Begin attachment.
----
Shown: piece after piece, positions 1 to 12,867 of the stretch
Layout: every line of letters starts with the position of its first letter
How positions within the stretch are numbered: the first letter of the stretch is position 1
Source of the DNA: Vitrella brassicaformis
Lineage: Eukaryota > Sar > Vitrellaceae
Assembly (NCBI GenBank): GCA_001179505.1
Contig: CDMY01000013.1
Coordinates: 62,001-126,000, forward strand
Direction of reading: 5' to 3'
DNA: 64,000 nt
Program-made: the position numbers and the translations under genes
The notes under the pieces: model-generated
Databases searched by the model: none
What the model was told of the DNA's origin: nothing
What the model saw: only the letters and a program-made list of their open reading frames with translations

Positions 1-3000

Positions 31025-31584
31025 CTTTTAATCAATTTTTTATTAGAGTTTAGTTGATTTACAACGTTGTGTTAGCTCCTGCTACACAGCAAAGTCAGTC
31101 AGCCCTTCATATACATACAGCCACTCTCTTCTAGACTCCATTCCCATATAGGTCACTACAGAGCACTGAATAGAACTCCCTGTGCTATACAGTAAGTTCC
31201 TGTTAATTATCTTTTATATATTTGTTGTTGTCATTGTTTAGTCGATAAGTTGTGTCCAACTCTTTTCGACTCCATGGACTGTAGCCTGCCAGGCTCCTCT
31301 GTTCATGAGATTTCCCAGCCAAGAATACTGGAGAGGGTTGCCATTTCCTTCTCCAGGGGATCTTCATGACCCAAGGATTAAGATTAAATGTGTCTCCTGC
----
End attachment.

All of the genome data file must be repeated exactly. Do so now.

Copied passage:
Shown: piece after piece, positions 1 to 12,867 of the stretch
Layout: every line of letters starts with the position of its first letter
How positions within the stretch are numbered: the first letter of the stretch is position 1
Source of the DNA: Vitrella brassicaformis
Lineage: Eukaryota > Sar > Vitrellaceae
Assembly (NCBI GenBank): GCA_001179505.1
Contig: CDMY01000013.1
Coordinates: 62,001-126,000, forward strand
Direction of reading: 5' to 3'
DNA: 64,000 nt
Program-made: the position numbers and the translations under genes
The notes under the pieces: model-generated
Databases searched by the model: none
What the model was told of the DNA's origin: nothing
What the model saw: only the letters and a program-made list of their open reading frames with translations

Positions 1-3000

Positions 31025-31584
31025 CTTTTAATCAATTTTTTATTAGAGTTTAGTTGATTTACAACGTTGTGTTAGCTCCTGCTACACAGCAAAGTCAGTC
31101 AGCCCTTCATATACATACAGCCACTCTCTTCTAGACTCCATTCCCATATAGGTCACTACAGAGCACTGAATAGAACTCCCTGTGCTATACAGTAAGTTCC
31201 TGTTAATTATCTTTTATATATTTGTTGTTGTCATTGTTTAGTCGATAAGTTGTGTCCAACTCTTTTCGACTCCATGGACTGTAGCCTGCCAGGCTCCTCT
31301 GTTCATGAGATTTCCCAGCCAAGAATACTGGAGAGGGTTGCCATTTCCTTCTCCAGGGGATCTTCATGACCCAAGGATTAAGATTAAATGTGTCTCCTGC